How America Can Cope with a Broken, Angry, Dysfunctional Middle East

Aaron David Miller, Senior Fellow at the Carnegie Endowment for National Peace, presented on how the U.S. can operate effectively in a new, multi-polar landscape in the Middle East. Dr. Miller explored how dominance and influence can no longer be taken for granted and where an increasing number of determined, assertive, and competitive actors–state and non-state–are projecting their power.

The United States was founded around an intentional invitation to struggle between branches of government to foster discussion and beneficial conflict. However dysfunctional it may appear, it takes a lot of cooperative effort to create such a system and make it work. By doing this, the US has freed itself from the constraints imposed by history and geography in a way that Middle Eastern nations are incapable of doing due to their smaller size and power structure. Dr. Miller emphasized that he is not condemning the Middle East by referring to it as angry, broken, and dysfunctional; instead, he recognizes that the institutional structure of the region renders it inhospitable and not a place of opportunity for Americans and American ideals.

Large portions of the Middle East, such as Lebanon and Iraq, cannot make governmental structures that hold respect for human rights. These places traditionally separate their citizens into the “haves” and “have-nots”, and the “cans” and “cannots”, preventing a large portion of the population from projecting any power in the government. The US has an important role to play in changing this, because other regional powers are either too preoccupied with their internal affairs to offer assistance, or simply don’t exercise their influence. The US has an especially important role as Saudi Arabia’s closest ally, as large parts of the Arab world are ungovernable from the inside due to non-state actors such as ISIS and Al-Qaeda.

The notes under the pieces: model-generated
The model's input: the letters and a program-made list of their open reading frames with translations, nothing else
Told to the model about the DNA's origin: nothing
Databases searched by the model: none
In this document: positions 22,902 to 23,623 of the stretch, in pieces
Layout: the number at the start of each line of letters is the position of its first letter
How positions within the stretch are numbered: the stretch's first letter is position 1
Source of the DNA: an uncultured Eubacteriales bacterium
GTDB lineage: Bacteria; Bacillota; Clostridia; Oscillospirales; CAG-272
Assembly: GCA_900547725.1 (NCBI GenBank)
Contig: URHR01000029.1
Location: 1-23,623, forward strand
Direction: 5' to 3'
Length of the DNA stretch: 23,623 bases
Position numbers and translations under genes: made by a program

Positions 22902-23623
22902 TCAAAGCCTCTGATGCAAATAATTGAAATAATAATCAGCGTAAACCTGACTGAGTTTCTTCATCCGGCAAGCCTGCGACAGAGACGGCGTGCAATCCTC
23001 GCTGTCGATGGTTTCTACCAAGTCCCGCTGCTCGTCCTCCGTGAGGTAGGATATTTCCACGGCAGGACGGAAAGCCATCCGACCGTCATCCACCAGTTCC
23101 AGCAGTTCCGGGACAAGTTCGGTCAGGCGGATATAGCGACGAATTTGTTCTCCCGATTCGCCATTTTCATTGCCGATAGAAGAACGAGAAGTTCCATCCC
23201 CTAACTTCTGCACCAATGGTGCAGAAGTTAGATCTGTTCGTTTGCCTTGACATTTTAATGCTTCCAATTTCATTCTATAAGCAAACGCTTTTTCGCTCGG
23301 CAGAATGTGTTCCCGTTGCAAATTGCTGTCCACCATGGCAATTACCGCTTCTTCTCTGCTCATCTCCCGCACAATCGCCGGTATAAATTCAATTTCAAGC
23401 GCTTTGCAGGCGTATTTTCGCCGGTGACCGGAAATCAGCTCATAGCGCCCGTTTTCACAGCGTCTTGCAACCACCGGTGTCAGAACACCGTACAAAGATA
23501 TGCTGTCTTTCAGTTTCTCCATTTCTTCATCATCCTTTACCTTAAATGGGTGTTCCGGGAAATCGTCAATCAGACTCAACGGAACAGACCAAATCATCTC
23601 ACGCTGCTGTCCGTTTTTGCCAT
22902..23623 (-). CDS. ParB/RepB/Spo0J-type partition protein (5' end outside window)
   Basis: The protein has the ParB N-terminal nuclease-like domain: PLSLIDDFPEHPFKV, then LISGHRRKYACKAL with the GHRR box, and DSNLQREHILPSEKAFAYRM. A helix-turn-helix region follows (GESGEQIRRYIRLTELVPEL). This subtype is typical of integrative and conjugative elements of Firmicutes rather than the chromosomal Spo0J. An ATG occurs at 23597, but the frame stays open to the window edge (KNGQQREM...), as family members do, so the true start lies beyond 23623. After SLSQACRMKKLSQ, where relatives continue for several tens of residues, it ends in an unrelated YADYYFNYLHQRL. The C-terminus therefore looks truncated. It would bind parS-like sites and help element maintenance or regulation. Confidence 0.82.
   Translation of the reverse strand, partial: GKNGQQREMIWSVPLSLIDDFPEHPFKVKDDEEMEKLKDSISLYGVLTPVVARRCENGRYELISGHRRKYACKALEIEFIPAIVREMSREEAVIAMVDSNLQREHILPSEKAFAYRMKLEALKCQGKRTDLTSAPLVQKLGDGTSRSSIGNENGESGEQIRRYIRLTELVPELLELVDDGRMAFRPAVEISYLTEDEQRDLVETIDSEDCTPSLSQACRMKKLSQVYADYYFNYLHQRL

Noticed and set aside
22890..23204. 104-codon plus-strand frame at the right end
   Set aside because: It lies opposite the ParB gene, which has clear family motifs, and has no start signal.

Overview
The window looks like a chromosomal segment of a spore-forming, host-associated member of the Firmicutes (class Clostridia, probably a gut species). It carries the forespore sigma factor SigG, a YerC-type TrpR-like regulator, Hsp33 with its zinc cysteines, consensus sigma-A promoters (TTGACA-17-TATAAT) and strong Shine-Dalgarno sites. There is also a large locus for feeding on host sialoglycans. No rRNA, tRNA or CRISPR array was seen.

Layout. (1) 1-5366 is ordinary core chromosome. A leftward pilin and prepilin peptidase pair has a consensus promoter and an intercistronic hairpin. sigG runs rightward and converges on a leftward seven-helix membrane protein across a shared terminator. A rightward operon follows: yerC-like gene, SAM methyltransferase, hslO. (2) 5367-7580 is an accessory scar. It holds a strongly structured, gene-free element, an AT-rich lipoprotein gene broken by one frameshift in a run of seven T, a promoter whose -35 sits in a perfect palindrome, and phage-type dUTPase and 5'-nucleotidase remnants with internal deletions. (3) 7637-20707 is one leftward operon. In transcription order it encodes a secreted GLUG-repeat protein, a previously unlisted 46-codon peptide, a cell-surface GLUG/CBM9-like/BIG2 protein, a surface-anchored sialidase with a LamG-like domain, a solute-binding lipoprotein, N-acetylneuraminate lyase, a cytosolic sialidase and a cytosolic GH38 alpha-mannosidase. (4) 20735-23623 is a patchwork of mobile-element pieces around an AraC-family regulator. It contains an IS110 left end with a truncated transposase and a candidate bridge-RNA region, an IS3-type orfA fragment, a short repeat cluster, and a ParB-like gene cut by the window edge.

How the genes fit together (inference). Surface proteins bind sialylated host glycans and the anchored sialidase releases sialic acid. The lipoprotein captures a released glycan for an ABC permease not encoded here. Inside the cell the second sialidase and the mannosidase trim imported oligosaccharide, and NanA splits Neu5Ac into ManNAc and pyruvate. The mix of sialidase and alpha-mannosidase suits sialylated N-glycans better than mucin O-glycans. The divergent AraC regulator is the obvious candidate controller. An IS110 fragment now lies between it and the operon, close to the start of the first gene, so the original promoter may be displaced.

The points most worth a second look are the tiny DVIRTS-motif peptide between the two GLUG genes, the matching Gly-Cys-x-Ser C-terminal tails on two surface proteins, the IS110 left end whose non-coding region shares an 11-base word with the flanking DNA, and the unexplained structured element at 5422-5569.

The discretionary war in Iraq had many Americans wondering if the investment in the Middle East is worth the return. Over 100 Americans have been killed in Jihadi attacks since 9/11, and no American president since George W. Bush can easily consider serious efforts in terms of expending resources and lives in the pursuit of nation-building with Iraq and Afghanistan. If Washington cannot transform the world or withdraw from the region, Dr. Miller asks, what can we do? Miller pointed to the importance of focusing on what he calls “smart transactions” in the Middle East: prioritizing our actions, identifying our core interests, and balancing between risk readiness and risk aversion to decide where we are ready to expend lives and resources.